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Dinosaur cannibals in Colorado

CMU collaborative research discovers evidence of cannibalism in Allosaurus during the late Jurassic

After more than two years of research and surveying 2,368 fossils a group of researchers have found a high frequency of carnivorous dinosaur bite marks on carnivorous dinosaur fossils, which provides evidence of feeding, scavenging and possible cannibalism. This research was recently published in the PLOS One journal.

CMU Geosciences Lecturer and Curator of Paleontology at the Museums of Western Colorado Julia McHugh, PhD, said there were two really unexpected and awesome takeaways from the research conducted at the western Colorado Mygatt-Moore quarry.

“The first is this is the first possible evidence of cannibalism in Allosaurus, a large predatory dinosaur, in the late Jurassic period of North America,” said McHugh. “The other thing we found that was unexpected was just how many bite marks there were on the fossils. Probably about 30% of bones had bite marks on them compared to other quarries that maybe have 1%-2% of bones with bite marks.”

McHugh worked on the collaborative project with University of Tennessee, Knoxville Paleontologist and lead author Stephanie Drumheller, PhD, and Daemen College Professor Domenic D’Amore, PhD. Two CMU geology majors, Anja Riedel and Miriam Kane, also contributed to the research project as research assistants.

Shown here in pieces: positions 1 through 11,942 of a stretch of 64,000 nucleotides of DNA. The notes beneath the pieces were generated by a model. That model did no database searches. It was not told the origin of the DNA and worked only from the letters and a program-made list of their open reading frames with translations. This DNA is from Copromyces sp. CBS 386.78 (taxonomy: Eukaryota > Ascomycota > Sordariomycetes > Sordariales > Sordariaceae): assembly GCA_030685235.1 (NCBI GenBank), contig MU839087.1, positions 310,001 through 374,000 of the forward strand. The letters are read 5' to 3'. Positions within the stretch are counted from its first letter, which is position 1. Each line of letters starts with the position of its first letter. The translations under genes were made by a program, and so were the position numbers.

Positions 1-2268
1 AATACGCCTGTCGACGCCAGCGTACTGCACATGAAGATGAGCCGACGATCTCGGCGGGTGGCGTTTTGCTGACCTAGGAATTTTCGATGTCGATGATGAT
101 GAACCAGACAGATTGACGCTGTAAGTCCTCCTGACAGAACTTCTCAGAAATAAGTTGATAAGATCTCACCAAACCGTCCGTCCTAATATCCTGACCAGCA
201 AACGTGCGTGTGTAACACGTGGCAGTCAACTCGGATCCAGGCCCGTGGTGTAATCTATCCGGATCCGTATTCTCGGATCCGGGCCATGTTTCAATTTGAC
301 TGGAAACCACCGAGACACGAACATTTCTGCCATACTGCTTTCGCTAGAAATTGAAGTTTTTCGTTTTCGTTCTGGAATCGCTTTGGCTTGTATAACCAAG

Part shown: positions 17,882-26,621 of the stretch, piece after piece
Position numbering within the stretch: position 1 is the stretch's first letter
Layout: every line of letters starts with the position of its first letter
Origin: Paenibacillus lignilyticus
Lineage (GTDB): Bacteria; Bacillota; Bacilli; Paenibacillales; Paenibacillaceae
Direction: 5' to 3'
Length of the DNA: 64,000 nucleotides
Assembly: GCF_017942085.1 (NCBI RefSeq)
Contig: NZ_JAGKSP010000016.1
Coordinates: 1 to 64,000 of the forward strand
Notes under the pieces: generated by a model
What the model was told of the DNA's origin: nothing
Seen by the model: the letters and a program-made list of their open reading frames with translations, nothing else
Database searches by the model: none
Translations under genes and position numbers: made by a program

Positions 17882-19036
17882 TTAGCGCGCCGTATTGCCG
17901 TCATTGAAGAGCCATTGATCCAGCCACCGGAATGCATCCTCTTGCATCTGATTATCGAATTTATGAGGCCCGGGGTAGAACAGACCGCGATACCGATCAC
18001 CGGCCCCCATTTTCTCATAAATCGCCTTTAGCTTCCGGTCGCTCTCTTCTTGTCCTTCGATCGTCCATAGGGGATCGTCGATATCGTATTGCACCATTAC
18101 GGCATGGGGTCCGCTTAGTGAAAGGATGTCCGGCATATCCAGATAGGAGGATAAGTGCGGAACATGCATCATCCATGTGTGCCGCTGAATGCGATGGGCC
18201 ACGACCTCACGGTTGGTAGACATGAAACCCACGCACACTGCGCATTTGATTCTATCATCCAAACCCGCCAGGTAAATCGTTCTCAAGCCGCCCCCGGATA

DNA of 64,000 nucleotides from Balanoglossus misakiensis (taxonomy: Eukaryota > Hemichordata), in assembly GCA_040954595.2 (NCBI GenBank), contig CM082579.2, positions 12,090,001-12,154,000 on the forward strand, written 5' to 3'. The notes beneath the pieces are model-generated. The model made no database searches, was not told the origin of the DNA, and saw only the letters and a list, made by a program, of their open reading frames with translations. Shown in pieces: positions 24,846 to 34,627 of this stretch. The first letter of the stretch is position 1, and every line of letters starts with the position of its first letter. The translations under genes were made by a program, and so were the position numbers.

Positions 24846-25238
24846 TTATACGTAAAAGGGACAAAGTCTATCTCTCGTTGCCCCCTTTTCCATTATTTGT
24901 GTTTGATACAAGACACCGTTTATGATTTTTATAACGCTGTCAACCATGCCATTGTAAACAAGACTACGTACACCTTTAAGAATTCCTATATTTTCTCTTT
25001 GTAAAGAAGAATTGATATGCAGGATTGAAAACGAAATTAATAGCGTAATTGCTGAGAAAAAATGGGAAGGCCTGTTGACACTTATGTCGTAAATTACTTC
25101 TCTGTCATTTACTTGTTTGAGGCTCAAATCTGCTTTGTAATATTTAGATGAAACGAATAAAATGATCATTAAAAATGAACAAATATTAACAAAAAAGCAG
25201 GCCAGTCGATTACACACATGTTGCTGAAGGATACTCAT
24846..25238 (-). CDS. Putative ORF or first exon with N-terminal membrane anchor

“We could not have come close to collecting all of the data we did without our CMU students,” McHugh said. “Together they surveyed 800 fossils for bites and other marks, measured them, recorded data and 3D modeled exemplar specimens for use in education and outreach.”

Riedel and Kane not only got their hands dirty in the field but also assisted in presenting the group's findings at an international scientific conference and at outreach events.

“The hours I spent cataloging bone surface modifications on bones from the Mygatt-Moore Quarry were fascinating and educational,” said Riedel. “The crowning moment of the entire internship was presenting research at the Society of Vertebrate Paleontology Conference where I was able to communicate with leading scientists about all of my work from the previous nine months. I was over the moon to be in a professional setting talking science with a group of the smartest people I've ever had the pleasure of meeting.”

McHugh learned they received the grant for this work on December 26, 2017. They started work in the quarry in March 2018 and did earnest collections for prowling marks through March 2019. In the fall of 2019 they presented initial findings at conferences and continued to collect and analyze data. At the end of 2019 and beginning of 2020 the writing process started. The first peer-reviewed article debuted in PLOS One on May 27. The next peer-reviewed article will be published in Peer J within the coming weeks and a third article is still to be written.

Next steps for this research include conducting a study at other fossil sites to see if the high percentage of bite marks really is an anomaly to the Mygatt-Moore quarry fossils. Next steps for Riedel and Kane could be graduate school.

“My proud professor moment is having them present and have their work published,” McHugh said. “My goal now is to help them get into awesome graduate schools.”

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Written by Katlin Birdsall